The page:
Like a good neighbor: Kidney donation keys LaPlace man’s future
LAPLACE — Upon learning her former neighbor, Justin James of LaPlace, was in need of a kidney transplant, Nanci Dozier offered her kidney without hesitation.
To Dozier, the facts are simple: She and James are blood type O. She has two functional kidneys, and James only needs one.
Dozier’s initial offer came from a conversation with James’ mother, Tysha Martin, outside of her parents’ LaPlace home in late May.
“After I said I could donate, his mom didn’t tell him because they’ve heard it a thousand times,” Dozier said. “No one ever follows through, so they didn’t think anything of it.”
Unlike the others, Dozier was completely serious.
Martin saw her Facebook message requests for health provider contact information in June, just after James was disheartened by news that he wouldn’t receive the kidney transplant he was second in line for.
Fighting chronic kidney disease has been a seven-year process for James, but there is hope just around the corner.
On Sept. 14, Martin told James to get dressed for an outing to Olive Garden, and he immediately knew something was up.
His father wasn’t getting ready, and when the doorbell rang, his mother seemed excited when she asked him to answer it.
Dozier was in the doorway, smiling in a custom made shirt that said, “It’s official! Justin, you can have my spare. Love, Nanci.”
It took a minute for James to process the momentous meaning behind the words.
“At that moment, I was void of emotion because I never expected this would happen for me,” James said. “For her to go through all this testing to be cleared as a donor just so I can have life is amazing to me.”
To be cleared for donation, Dozier went through blood tests, an x-ray, a CT scan and an MRI. James went through similar tests to make sure his body won’t reject the kidney, and he was officially cleared for donation following a procedure on Friday.
According to James, the transplant surgery should be set for November or December.
James first noticed his symptoms just before his 21st birthday. Within two days of finding out he had a fluid overload, Justin noticed he felt very thirsty, had irregularities in his urine and put on extra weight in his face.
Today, James undergoes kidney dialysis three times a week for three hours and 30 minutes per session.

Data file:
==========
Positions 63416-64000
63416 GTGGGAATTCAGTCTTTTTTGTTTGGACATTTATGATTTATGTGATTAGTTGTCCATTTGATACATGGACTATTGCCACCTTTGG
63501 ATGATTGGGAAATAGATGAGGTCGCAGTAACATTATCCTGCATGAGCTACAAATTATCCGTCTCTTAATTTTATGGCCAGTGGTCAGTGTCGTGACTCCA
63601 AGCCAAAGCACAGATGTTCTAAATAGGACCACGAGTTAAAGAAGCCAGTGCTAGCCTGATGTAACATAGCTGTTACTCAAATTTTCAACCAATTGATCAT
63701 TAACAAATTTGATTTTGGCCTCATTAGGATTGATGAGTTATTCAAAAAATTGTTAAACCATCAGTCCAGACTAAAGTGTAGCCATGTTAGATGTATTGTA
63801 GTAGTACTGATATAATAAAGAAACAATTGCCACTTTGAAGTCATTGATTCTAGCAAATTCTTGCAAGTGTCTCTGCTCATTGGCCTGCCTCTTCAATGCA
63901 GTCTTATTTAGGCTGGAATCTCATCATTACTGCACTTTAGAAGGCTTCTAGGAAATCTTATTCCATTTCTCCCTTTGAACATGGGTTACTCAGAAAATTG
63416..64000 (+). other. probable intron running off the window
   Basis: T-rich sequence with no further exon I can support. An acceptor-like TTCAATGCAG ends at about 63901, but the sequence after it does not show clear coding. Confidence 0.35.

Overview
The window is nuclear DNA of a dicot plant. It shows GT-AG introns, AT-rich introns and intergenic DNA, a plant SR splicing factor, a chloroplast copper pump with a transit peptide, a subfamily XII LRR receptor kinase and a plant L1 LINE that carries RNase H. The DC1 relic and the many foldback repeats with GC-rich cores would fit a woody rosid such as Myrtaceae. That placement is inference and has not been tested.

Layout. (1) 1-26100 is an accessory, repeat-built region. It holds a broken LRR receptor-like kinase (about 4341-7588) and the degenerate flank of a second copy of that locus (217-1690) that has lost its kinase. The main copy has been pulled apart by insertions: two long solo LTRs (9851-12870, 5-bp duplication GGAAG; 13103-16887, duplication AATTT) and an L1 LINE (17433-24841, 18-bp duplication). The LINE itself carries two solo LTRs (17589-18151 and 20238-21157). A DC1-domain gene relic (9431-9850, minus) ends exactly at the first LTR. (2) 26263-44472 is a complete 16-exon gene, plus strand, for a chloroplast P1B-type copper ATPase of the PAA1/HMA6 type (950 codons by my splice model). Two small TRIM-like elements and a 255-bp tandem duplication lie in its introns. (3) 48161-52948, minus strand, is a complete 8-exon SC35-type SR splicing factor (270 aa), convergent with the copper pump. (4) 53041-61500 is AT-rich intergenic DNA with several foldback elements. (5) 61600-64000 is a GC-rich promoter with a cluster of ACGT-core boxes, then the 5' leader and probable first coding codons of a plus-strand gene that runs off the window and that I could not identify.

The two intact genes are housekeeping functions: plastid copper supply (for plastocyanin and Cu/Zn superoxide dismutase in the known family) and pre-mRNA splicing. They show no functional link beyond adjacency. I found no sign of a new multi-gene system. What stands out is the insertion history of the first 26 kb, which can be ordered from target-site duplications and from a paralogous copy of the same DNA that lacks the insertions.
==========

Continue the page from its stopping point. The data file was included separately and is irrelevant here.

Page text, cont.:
“It’s truly a blessing and I’m so thankful I had to wait these seven years because I’ve matured a lot,” James said.
“I’ve grown mentally, emotionally and, most of all, spiritually. This has brought me closer to God and closer to family.”
Martin said she is overwhelmed by Dozier’s generosity.
“She has the tenacity of a mama bear,” Martin said. “I birthed Justin, but she’s giving him something I can’t give him.”
As Dozier researched kidney donation, she was surprised by how strong a need there is.
“I found out kidneys are the most needed organ, and they are the most accessible because everyone has two,” Dozier said.
“Being a living donor is extremely easy. It’s not a huge risk because they won’t take an organ from you without knowing you are healthy.”
According to Tracey Eldridge of the National Kidney Foundation of Louisiana, those most at risk are minority groups, people age 60 or older and those who have a family history of diabetes or high blood pressure.
Of the 1.5 million at risk, Eldridge said 460,000 live with chronic kidney disease in Louisiana. There are 10,000 receiving dialysis statewide and approximately 1,900 qualified for kidney donation waiting lists.
For more information on kidney donation, contact Tulane Center for Abdominal Transplant at 504-988-5263; Ochsner Multi-Organ Transplant Institute at 504-842-3925; or visit kidneyla.org.
Team Justin T-shirts can be ordered for $20 through Oct. 24 by calling James at 504-307-3273.
After his transplant, James hopes to promote kidney disease awareness, noting symptoms can strike at any age.
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